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Why Trump’s Conflict of Interest Over a TikTok Sale Matters 

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Why Trump’s Conflict of Interest Over a TikTok Sale Matters 

Trump’s sudden opposition to a potential TikTok ban deserves closer scrutiny.

Why Trump’s Conflict of Interest Over a TikTok Sale Matters 
Credit: Depositphotos

In response to the U.S. House bill to force a sale of TikTok, the Chinese-owned social media platform, Donald Trump said, in an interview, “Without TikTok, you can make Facebook bigger, and I consider Facebook to be an enemy of the people.” In his latest comments, Trump reversed his position from 2020, when, as president, he tried to ban TikTok by signing an executive order to prohibit any transactions between U.S. entities and ByteDance, TikTok’s Chinese parent company. 

In Trump’s typically rich and colorful vocabulary, he said, “There’s a lot of good and there’s a lot of bad” with TikTok’s security, but, he insisted, “Facebook has been very bad for our country, especially when it comes to elections.” 

Media reports in the United States about Trump’s comments focused mostly on how Republican lawmakers might be influenced by their party’s de facto leader and leading presidential candidate. Fortunately, they were not, at least, not in the House. The media and commentators, however, missed out on one most obvious issue: Donald Trump’s conflict of interest. 

First, Trump owns the majority of Truth Social, with a current value of nearly $4 billion, although that is minuscule by comparison with its competitors TikTok and Meta, the parent of Facebook. Truth Social was started in 2022. In 2020, when Trump issued his presidential executive order to ban TikTok, he was not competing with these two companies. Now, he is, and his position has curiously been reversed.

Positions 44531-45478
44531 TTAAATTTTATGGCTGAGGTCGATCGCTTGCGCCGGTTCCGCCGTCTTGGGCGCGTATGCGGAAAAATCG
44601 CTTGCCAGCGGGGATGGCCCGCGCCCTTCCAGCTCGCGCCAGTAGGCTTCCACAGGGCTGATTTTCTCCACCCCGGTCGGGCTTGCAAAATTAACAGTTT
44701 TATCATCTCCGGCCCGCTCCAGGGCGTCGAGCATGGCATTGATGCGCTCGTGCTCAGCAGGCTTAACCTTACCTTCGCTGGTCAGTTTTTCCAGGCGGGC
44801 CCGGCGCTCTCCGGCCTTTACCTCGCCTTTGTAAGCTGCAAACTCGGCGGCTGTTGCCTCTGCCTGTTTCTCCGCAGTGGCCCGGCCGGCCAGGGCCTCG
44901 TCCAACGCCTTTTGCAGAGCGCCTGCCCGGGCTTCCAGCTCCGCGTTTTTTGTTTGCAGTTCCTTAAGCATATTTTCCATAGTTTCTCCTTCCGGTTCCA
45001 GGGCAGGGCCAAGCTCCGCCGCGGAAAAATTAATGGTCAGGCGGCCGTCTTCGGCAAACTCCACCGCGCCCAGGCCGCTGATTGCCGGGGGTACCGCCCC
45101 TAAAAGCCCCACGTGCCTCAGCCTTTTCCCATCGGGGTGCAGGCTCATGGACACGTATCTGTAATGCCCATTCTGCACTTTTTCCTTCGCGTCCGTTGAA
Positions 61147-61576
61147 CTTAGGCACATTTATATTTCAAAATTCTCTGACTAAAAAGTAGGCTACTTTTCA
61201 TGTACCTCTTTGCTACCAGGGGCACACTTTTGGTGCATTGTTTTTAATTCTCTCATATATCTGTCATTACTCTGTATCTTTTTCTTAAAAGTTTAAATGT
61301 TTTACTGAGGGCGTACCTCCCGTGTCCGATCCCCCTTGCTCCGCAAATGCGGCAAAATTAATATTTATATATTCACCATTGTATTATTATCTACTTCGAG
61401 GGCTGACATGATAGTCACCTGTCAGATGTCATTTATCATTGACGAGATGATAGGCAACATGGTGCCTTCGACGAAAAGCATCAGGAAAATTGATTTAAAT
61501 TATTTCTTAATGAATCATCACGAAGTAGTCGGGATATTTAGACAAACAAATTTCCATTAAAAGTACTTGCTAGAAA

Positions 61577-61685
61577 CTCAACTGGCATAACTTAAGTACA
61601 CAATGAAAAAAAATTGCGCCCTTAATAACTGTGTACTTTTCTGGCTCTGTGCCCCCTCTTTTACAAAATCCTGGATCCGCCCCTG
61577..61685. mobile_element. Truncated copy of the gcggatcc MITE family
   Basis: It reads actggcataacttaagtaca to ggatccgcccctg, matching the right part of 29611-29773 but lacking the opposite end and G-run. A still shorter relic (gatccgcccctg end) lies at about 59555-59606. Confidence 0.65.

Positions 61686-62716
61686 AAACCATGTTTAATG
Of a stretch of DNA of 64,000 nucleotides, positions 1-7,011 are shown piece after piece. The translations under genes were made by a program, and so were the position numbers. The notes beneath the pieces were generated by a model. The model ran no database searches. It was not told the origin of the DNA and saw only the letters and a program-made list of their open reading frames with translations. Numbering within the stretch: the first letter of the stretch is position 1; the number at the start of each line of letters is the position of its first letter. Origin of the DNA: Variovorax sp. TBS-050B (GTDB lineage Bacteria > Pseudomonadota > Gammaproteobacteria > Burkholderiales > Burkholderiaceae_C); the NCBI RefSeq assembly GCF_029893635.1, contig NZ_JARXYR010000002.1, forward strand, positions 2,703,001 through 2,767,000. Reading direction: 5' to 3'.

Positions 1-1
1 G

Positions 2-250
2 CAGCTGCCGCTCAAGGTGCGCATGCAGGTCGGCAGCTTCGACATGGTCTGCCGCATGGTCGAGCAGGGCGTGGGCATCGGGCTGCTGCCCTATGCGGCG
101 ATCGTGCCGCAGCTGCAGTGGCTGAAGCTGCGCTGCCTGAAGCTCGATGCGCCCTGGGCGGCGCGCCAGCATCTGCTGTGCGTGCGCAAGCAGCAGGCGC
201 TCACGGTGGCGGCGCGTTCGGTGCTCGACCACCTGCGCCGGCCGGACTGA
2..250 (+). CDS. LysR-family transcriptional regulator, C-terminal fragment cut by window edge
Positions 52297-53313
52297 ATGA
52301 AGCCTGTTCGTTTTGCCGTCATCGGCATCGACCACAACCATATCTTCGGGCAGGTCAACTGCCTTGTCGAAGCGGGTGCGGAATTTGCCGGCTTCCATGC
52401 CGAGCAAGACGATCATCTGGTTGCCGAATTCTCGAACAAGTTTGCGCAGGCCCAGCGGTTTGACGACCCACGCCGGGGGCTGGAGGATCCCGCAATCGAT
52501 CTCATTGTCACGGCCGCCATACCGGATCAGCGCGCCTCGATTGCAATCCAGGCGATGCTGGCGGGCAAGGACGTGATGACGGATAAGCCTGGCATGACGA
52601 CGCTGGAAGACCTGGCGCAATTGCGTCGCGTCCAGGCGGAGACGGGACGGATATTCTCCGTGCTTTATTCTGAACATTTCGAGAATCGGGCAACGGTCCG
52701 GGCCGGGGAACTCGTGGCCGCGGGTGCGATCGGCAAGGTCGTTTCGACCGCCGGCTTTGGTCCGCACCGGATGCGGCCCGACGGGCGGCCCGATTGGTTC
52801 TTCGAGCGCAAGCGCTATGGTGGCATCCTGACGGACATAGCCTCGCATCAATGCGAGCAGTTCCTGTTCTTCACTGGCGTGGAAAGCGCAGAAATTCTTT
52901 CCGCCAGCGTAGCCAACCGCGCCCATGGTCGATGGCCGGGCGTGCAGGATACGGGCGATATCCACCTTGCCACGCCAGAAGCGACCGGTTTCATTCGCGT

Trump appears to be a very active owner of his social media company. It was even reported that as recently as last summer, Trump unsuccessfully pitched to sell Truth Social to Elon Musk, as reported by the Washington Post. On the other hand, Trump was banned by Facebook on January 7, 2021, after the Capitol riots and alleged insurrections, and the ban was not lifted until two years later. That may explain why he would consider Facebook “very bad” – to him. It’s personal.

There are also reports of Trump’s close connections to conservative mega-donor Jeff Yass, whose firm holds a $20 billion plus stake in ByteDance. That led the top Democrat on Congress’s China committee to proclaim that Trump is “increasingly making important policy decisions based on his own economic benefit, including in the TikTok case,” leading to worries that Trump’s China policy is “for sale.”

Imagine if the same kind of conflict of interest involving the leader or leading candidates in any other democratic nations – say, U.K. Prime Minister Rishi Sunak, or the opposition Labor Party. What kind of scandal would explode? 

What if U.S. President Joe Biden, or another member of his family, or another U.S. politician showed the same curious 180 amid financial stakes in the issue? It seems that only Donald Trump can get away with such obvious conflicts of interest – and more than that, almost nobody even seems to think that it’s a problem.